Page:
combined efforts create movies, novels, musical
    compositions, comic books, advertising and so
  • scenes
  • When an artist creates they create with the
    conventions and modalities of a scene in mind
  • This is learned, sounds like a generalized
    other in Meads terms
  • ex jazz as improvisational
  • Division of labor
  • Ex closing credits on a movie

Some notes about pop culture
  • Pop culture is never the product of a solitary
    artist but always emerges from a collective
    activity generated by interlocking networks of
    cultural creators.
  • Popular culture is produced, consumed, and
    experienced within a context of overlapping sets
    of social relationships.

So, which opinion is correct?
  • Bieber is Awesome! Nah, Bieber sucks!
  • Meaning, interpretation and value are not
    ultimately decided by the creators of media and
    popular culture (though they do have some input),
    but by its consumers.
  • Cultural objects are multivocal because they say
    different things to different people.

  • Audiences draw on their own social circumstances
    when attributing meaning and value to popular
  • These meanings are patterned according to
    persistent systems of social organization
    structured by differences in socioeconomic
    status, nationality, race, ethnicity, gender,
    sexuality, religion, or age.
  • These are called interpretive communities
  • Though, often a dominant ideology reigns

Interpretive Communities
  • Shape our tastes, likes and dislikes
  • For example many African Americans (not all of
    course) are more likely to report listening to
    jazz, blues, soul, and rb music than whites who
    are more likely to attend classical music
    concerts, opera performances and arts-and-crafts
  • Do you like the same stuff as your parents?
  • 38 of senior citizens (65 and older) go online
    or use computers, but 95 of teenagers do
  • What are the reasons for such differences?
  • Ex digital divide

Media, with other people
  • Remember, most media is consumed in the presence
    of others as collective activities
  • Could you imagine a concert, movie, etc with no
    one else present?
  • Ex book clubs, televised events, MMORPGs,
  • parties

Collage, Bricolage, and Pastiche
  • Collage a term taken from the domain of modern
    painting, describing a picture or design made by
    gluing pieces of paper or other materials onto a
    canvas or other surface.
  • By clever arranging of materials the artist can
    create strange or witty effects not possible with
    traditional painting techniques
  • Many pop culture spectacles from early vaudeville
    to The Simpsons are created by a collage
  • In Vaudeville, its a collage of acts from
    skits to acrobatics
  • The Simpsons uses diverse elements from different
    levels of culture in the same episode to create
    similar effects of a collage
  • Bricolage a type of collage that emphasizes
    disproportion, parody, and irony
  • The Goth lifestyle is an example, featuring
    implicit references to themes of horror,
    difference and vampirism in an essentially ironic
    juxtaposition against the mainstream culture

  • Pastiche refers to an admixture of elements in a
    work or spectacle intended to imitate or satirize
    another work or style
  • Pastiche describes pop culture well, which is
    essentially a pastiche of spectacles, fashion,
    fads, and other accouterments that together give
    pop culture its distinct character.
  • Finally, nostalgia allows pop culture to sustain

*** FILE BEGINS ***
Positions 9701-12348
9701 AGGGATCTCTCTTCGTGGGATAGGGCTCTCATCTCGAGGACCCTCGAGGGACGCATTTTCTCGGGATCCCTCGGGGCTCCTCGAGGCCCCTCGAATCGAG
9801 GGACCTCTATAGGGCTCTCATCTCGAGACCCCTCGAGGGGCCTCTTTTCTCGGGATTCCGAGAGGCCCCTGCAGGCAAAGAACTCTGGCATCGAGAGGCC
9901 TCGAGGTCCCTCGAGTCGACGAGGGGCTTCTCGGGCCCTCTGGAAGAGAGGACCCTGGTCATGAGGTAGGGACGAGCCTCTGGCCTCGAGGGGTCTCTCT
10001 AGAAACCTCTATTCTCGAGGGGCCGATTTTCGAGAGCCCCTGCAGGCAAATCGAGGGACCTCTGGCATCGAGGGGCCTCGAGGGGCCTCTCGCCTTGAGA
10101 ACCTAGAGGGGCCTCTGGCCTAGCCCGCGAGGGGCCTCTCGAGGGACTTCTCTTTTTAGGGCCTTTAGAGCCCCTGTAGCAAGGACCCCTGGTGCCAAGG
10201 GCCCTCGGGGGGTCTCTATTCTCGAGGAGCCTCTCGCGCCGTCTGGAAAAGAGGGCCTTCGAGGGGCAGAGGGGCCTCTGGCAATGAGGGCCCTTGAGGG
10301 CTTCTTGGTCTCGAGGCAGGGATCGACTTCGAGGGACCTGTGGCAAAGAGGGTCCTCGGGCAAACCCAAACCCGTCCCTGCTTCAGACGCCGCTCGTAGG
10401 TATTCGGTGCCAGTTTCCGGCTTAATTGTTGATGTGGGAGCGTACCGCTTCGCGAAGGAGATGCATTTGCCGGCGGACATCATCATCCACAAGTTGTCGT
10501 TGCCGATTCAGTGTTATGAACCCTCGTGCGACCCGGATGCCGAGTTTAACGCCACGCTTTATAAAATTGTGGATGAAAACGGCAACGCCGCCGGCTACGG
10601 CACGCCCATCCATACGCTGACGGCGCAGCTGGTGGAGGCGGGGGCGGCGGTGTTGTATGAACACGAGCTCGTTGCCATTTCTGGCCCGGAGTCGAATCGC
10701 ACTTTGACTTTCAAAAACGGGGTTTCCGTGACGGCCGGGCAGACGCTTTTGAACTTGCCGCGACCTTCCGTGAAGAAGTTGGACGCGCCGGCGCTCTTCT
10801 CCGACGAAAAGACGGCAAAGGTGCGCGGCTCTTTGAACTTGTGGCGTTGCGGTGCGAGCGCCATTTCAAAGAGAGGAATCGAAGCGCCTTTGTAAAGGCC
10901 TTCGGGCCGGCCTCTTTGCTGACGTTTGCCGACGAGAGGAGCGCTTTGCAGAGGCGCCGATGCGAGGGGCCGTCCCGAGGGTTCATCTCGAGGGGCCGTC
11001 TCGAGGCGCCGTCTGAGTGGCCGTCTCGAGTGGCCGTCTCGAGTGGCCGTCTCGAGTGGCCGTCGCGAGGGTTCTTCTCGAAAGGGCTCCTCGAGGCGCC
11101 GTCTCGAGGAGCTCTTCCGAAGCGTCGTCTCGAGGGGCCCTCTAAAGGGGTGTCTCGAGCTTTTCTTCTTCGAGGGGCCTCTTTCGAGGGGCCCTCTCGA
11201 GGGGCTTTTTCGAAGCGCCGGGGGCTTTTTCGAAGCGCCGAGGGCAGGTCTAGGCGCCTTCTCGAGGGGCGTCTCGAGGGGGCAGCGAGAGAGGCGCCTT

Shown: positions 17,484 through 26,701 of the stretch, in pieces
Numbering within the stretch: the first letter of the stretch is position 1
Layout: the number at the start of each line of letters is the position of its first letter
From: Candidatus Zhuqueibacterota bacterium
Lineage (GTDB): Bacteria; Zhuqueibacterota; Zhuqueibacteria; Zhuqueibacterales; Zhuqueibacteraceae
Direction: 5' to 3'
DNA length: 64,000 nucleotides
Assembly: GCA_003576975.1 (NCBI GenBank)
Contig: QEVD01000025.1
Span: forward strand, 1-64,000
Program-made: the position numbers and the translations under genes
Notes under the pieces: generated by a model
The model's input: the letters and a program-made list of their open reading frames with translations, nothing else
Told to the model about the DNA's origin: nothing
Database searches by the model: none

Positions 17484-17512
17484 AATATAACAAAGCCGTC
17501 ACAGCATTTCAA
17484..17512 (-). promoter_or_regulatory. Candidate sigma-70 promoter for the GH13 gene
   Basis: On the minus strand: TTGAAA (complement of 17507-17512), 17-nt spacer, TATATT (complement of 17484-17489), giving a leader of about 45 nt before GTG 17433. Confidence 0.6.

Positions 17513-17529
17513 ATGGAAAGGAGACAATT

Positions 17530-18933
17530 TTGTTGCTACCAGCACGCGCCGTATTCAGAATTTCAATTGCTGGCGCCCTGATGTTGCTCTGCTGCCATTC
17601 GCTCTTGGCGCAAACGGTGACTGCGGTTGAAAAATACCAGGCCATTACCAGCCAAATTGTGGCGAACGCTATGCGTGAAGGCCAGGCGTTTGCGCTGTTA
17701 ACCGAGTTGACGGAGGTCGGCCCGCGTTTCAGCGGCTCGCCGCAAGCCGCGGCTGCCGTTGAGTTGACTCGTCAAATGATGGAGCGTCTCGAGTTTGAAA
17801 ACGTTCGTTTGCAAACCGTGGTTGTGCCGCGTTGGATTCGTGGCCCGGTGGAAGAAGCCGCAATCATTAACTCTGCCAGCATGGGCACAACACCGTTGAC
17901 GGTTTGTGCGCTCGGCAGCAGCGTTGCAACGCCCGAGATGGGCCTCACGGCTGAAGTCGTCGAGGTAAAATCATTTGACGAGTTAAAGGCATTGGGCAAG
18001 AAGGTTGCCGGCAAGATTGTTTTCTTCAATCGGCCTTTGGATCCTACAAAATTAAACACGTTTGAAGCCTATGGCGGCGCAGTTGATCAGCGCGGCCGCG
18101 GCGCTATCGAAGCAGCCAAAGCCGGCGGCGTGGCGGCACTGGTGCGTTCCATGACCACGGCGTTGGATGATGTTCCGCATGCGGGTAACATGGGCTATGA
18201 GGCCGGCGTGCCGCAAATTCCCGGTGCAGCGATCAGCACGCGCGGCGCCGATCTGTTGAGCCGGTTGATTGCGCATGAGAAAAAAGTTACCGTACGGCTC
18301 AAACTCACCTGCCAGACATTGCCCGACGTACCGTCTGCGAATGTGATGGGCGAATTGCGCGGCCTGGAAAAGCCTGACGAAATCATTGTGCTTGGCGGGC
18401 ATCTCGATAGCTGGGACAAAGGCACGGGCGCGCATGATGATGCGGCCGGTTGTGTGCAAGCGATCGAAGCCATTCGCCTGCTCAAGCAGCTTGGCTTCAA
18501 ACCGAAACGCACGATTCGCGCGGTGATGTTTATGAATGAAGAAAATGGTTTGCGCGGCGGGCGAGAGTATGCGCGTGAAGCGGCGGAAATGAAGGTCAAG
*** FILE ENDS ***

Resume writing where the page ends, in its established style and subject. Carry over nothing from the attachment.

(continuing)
itself because of pop cultures emotional nature.
  • People react nostalgically to the pop culture
    symbols and works of their eras.
  • Ex Elvis, Disney movies, Beatles, disco dancing,
    Barbie dolls, punk clothing etc.
  • By clinging to their memories people have made it
    possible for pop culture to perpetuate itself

Producing and Consuming Popular Culture
  • Who does what?
  • Distinctions between cultural consumption and
    production are blurring (ex youtube mashups)
  • The tools of pop culture making are being
  • The creators control of how enterprising
    consumers actually make use of cultural objects
    in the real world is diminishing

1966 Adam Wests portrayal of Batman was
intended to be serious, not campy.
Three Approaches to the Sociology of Media and
Popular Culture
  • Functionalist approach illustrates how culture
    functions as the social glue that generates
    solidarity and cohesion within human groups and
  • Contemporary collective ritualshs football
    games, local parades and pep rallies, award
    ceremoniesforge emotional bonds of recognition,
    identity, trust, commonality within communities
    and other social groups
  • Pop culture provides the source material for
    consumers to communicate with strangers
  • Band T-shirts

Three Approaches to the Sociology of Media and
Popular Culture
  • Critical approach maintains that the ascendance
    of certain kinds of popular culture can be
    explained primarily in terms of their ability to
    reflect and reinforce the enormous economic and
    cultural power of the mass media industry (and
    broadly capitalism itself).
  • A top-down form of domination that we actively
    seek out and enjoy in our subjugation

Have you ever wondered why movies or music seem
derivative and predictable?
Three Approaches to the Sociology of Media and
Popular Culture
  • Interaction approach emphasizes the power that
    informal processes like word-of-mouth and peer
    influence enjoy in the cultural marketplace
  • Consumer tastes are deeply affected by those
    around us

Why were initial Friday ticket sales high but low
later Friday and Saturday?
Conclusion and Reflection
  • Understanding pop culture is a way of
    understanding society.
  • For example, in what ways do your musical choices
    highlight your social position in terms of things
    like class, age, race, gender, identity, etc.?